Rawlinson, H. G. Intercourse between India and the western world from the earliest times to the fall of Rome

(Cambridge :  University Press,  1916.)



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42    The Maurya Em^pire.   Megasthenes

The first thing which struck Megasthenes
on entering India, was the Royal Road from the
frontier to Pataliputra, down which the envoy
must have travelled to the capitaP. It was con¬
structed in eight stages, and ran from the frontier
town of Peukelaotis^ to Taxila: from Taxila,
across the Indus to the Jihlam ; then to the Beas,
near the spot where Alexander erected his altars.
From here it went to the Sutlej : from the Sutlej
to the Jamna : and from the Jamna, probably
via Hastinapura, to the Ganges. From the Ganges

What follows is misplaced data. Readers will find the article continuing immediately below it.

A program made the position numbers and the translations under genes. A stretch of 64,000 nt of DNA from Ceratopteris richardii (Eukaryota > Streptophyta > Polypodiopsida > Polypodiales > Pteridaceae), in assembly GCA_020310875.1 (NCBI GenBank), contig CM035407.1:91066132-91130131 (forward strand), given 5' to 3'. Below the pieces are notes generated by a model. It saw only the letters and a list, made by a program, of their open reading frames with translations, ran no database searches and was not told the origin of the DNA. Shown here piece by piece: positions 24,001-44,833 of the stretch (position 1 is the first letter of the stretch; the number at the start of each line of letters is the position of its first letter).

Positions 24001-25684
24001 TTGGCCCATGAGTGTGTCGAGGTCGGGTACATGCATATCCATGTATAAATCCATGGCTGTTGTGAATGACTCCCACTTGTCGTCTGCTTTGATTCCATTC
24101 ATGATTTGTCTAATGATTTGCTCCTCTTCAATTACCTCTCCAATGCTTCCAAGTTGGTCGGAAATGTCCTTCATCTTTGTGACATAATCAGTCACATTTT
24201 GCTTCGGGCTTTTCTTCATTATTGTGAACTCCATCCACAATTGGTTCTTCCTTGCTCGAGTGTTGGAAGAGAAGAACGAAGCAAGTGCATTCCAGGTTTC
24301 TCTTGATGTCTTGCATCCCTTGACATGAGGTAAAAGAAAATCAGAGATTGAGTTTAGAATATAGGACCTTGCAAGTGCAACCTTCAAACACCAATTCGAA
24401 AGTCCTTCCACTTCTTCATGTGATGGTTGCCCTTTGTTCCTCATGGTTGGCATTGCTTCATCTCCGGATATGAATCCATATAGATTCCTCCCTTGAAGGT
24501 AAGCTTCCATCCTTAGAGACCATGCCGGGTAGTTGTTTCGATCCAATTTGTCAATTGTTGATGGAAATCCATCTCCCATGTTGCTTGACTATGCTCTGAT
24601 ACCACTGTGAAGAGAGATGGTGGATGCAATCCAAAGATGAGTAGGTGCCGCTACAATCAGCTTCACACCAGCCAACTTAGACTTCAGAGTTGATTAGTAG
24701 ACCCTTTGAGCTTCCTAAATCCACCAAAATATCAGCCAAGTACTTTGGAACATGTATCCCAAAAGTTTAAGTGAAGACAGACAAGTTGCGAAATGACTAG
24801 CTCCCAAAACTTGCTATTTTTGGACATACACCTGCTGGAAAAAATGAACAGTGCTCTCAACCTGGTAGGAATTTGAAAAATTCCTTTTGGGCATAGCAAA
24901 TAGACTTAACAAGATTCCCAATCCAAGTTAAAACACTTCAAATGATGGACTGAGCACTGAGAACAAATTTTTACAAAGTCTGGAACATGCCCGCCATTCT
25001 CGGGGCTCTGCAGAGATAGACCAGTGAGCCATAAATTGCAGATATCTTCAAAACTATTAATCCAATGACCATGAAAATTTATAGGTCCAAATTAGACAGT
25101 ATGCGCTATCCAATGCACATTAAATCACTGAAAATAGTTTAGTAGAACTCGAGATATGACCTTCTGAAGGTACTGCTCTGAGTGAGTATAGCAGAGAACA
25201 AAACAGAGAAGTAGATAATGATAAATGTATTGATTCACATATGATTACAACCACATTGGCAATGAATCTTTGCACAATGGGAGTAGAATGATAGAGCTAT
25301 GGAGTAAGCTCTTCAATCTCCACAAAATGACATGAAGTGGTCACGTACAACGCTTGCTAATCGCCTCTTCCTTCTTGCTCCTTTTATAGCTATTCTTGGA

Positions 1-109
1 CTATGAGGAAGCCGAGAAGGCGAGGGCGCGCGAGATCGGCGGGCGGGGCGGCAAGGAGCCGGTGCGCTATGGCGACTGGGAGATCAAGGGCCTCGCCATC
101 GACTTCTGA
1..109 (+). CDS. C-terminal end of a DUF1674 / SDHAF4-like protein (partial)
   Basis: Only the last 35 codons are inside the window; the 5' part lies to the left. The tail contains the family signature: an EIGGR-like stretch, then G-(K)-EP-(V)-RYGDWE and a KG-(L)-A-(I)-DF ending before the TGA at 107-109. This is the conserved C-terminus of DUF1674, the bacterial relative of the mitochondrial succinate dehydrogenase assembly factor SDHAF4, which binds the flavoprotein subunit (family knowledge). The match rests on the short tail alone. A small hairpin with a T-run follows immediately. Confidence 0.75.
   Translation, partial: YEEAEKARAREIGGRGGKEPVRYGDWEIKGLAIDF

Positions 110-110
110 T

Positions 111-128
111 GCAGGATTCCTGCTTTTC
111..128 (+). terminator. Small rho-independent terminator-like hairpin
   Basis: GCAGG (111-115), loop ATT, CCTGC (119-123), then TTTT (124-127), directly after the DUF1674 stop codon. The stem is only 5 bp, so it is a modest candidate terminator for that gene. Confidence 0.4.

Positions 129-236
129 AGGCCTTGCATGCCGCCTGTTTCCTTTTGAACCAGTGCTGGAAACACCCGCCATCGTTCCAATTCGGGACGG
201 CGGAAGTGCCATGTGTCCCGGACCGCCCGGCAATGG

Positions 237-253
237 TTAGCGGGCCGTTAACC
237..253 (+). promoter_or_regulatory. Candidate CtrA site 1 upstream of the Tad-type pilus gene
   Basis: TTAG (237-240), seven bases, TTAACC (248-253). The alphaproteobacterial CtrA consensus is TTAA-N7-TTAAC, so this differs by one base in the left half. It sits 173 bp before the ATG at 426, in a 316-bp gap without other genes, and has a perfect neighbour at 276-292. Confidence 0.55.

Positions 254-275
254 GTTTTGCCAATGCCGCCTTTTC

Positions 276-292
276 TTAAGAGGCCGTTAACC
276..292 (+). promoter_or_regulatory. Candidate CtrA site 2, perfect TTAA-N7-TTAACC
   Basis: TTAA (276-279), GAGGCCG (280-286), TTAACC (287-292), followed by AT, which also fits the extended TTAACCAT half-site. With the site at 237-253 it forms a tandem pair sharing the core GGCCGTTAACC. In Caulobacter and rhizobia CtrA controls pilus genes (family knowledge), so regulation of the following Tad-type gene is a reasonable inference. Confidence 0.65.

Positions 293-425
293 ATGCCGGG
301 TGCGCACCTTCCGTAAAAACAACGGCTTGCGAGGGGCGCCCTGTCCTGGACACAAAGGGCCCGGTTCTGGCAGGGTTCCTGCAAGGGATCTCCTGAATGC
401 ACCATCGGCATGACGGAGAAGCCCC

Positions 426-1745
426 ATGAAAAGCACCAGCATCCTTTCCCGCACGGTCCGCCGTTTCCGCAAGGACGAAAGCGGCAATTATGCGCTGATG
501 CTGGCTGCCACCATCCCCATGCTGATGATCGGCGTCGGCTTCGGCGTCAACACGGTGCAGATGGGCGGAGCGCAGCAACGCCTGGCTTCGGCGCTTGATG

the road ran to a tOMTi called Rhodopha^, and from
Rhodopha to Kalinipaxa (probably Kanyakubja
or Kanauj)*. From Kanauj it went to the mighty
town of Prayaga at the junction of the Ganges and
the Jamna, and from Prayaga to Pataliputra. From
the capital it continued its course to the mouth of
the Ganges, probably at Tamluk, though Mega¬
sthenes never traversed the last stage of the road.
At every mile along the road was a stone to in¬
dicate the by-roads and distances. The road was
in the charge of the officers of the Board of Works
who were responsible for its upkeep. The mile¬
stones were of great assistance to geographers in
the computation of the distances between places

^ See Pliny, N.H. vi, 21, and Appendix at the end of
this chapter,

^ The capital of Gandhara (Skt. Pushkaldvatt).

^ Said to be Dabhai near Anupshahr.

* So Lassen. St Martin says KdUnt-paksha, a town sup¬
posed to be on the " side " of the Kalinadi.
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